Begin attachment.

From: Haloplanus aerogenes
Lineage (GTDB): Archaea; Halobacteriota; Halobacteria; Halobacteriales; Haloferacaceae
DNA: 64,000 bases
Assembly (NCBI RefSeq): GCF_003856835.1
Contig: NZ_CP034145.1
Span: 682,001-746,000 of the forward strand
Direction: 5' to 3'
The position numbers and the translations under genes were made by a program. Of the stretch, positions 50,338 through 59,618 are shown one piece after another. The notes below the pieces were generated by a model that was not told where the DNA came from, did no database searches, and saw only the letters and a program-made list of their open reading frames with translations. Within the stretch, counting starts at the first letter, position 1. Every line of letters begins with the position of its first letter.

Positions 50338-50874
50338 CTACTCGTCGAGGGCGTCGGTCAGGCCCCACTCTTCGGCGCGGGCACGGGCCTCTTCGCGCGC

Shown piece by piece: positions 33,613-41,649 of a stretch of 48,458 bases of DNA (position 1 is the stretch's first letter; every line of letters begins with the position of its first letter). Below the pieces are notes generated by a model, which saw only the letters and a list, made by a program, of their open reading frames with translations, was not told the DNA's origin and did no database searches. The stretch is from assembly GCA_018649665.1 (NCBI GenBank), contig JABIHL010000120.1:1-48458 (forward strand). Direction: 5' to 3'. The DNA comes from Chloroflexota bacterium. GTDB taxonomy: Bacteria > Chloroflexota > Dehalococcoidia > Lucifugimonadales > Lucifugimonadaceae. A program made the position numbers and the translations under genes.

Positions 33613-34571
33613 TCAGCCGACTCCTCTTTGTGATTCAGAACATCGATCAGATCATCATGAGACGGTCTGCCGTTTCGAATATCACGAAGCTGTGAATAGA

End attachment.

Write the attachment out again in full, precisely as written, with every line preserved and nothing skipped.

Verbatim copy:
From: Haloplanus aerogenes
Lineage (GTDB): Archaea; Halobacteriota; Halobacteria; Halobacteriales; Haloferacaceae
DNA: 64,000 bases
Assembly (NCBI RefSeq): GCF_003856835.1
Contig: NZ_CP034145.1
Span: 682,001-746,000 of the forward strand
Direction: 5' to 3'
The position numbers and the translations under genes were made by a program. Of the stretch, positions 50,338 through 59,618 are shown one piece after another. The notes below the pieces were generated by a model that was not told where the DNA came from, did no database searches, and saw only the letters and a program-made list of their open reading frames with translations. Within the stretch, counting starts at the first letter, position 1. Every line of letters begins with the position of its first letter.

Positions 50338-50874
50338 CTACTCGTCGAGGGCGTCGGTCAGGCCCCACTCTTCGGCGCGGGCACGGGCCTCTTCGCGCGC

Shown piece by piece: positions 33,613-41,649 of a stretch of 48,458 bases of DNA (position 1 is the stretch's first letter; every line of letters begins with the position of its first letter). Below the pieces are notes generated by a model, which saw only the letters and a list, made by a program, of their open reading frames with translations, was not told the DNA's origin and did no database searches. The stretch is from assembly GCA_018649665.1 (NCBI GenBank), contig JABIHL010000120.1:1-48458 (forward strand). Direction: 5' to 3'. The DNA comes from Chloroflexota bacterium. GTDB taxonomy: Bacteria > Chloroflexota > Dehalococcoidia > Lucifugimonadales > Lucifugimonadaceae. A program made the position numbers and the translations under genes.

Positions 33613-34571
33613 TCAGCCGACTCCTCTTTGTGATTCAGAACATCGATCAGATCATCATGAGACGGTCTGCCGTTTCGAATATCACGAAGCTGTGAATAGA